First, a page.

WineD3D: gpu detection

Roderick Colenbrander thunderbird2k at
Fri Aug 18 17:09:31 CDT 2006


In case of Direct3D each device exports the pci device/vendor ids of the videocard. Lots of programs use these ids to get an idea about the capabilities of the card, enable/disable features based on the detected card or sometimes they are used for evil purposes aswell (working around bugs).

In case of OpenGL there's no way to retrieve the pci id. The most basic thing you can do is parse the opengl renderer string which contains the name and model of the videocard and translate this into a pci id. Only in case of Nvidia cards there are dozens of different videocards. Using smart tricks the list can be compressed. The main issue of this way is that it requires a lot of maintenance. If a card is too new, we would fall back to a very basic pci id or no id.

Another way would to 'ask' the operating system what card is in use. In case of linux /proc/bus/pci/devices could be parsed but this way is not very portable, it isn't 100% reliable as you might be using remote X or you might have multiple videocards installed. This way is not a good option.

This patch tackles the problem in a different way. The idea is not to return the exact videocard but a close match (a card supporting more or less the same opengl features or with similar performance). Based on test using the closed source drivers from nvidia and ati and also using the opensource radeon dri drivers, I made a list of what extensions are available on the cards. Further I checked which of the extensions indicate correspond to certain directx versions.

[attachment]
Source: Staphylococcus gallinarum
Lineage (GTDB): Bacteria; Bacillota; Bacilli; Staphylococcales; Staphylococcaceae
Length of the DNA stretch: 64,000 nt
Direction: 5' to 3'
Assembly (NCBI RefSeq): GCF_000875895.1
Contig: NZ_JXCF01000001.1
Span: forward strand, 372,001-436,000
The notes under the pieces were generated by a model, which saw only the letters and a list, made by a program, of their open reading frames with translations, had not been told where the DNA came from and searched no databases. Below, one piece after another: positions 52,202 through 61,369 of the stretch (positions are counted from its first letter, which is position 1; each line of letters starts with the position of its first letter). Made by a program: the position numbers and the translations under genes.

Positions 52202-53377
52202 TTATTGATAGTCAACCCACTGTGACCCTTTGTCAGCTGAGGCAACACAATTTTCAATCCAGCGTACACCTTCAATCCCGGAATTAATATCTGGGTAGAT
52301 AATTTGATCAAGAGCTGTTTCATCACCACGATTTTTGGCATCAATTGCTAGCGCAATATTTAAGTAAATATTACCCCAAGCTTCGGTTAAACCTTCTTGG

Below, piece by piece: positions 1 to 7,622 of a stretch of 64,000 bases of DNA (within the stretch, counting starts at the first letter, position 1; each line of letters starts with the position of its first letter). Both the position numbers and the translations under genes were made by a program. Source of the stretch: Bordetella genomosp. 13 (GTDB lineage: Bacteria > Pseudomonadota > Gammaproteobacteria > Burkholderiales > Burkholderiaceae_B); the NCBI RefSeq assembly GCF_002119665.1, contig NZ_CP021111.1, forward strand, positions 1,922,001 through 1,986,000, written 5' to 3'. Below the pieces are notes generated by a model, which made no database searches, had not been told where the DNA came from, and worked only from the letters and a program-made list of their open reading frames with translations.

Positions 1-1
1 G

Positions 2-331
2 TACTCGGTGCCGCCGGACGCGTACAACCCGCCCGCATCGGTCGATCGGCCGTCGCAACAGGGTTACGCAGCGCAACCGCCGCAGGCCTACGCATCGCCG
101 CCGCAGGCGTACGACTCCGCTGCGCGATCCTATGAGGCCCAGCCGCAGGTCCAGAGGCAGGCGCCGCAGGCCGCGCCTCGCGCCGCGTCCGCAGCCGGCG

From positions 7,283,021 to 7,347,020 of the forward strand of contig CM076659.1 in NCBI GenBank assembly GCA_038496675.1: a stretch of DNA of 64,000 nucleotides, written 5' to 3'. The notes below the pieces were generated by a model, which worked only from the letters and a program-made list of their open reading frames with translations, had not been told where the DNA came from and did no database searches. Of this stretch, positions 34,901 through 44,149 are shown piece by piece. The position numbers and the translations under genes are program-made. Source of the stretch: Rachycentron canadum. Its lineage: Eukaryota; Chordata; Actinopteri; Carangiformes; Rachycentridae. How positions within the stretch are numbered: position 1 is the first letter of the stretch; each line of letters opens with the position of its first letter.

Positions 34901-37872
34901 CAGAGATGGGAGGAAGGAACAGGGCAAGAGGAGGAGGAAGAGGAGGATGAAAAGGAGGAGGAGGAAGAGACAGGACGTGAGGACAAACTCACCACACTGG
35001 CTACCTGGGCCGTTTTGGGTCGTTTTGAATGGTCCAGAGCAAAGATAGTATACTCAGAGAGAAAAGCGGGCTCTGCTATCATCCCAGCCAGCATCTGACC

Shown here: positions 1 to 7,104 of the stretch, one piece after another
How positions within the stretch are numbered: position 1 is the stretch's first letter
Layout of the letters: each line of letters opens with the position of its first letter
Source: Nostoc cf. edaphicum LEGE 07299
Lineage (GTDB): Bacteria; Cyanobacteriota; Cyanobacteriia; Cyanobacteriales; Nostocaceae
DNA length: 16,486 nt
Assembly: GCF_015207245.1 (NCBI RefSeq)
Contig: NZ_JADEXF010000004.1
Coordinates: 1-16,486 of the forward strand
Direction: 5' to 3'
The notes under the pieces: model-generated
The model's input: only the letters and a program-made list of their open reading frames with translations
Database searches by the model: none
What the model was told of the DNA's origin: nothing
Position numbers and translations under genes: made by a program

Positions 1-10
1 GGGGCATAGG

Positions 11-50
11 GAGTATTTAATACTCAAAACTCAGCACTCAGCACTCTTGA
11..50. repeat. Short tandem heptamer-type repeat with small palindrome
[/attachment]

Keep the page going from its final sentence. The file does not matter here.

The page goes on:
Based on this information I made some directx capability checks based on the opengl extensions supported by the card. This is the first detection that is done. After this the detection is more refined. For instance in case of Direct3d9 all decent cards from the last 3 years support it. To select a card from the 'correct' generation or with similar performance I parse a number of renderer strings and select a close match.

Compared to the first method which I described which solely relied on the parsing of renderer strings this method is better because it takes into account the opengl capabilities of the videocard. So when a new card is out which isn't in our list, we won't fallback to a very basic card but can still return a 'close match' because of the opengl extension checks.

Roderick Colenbrander

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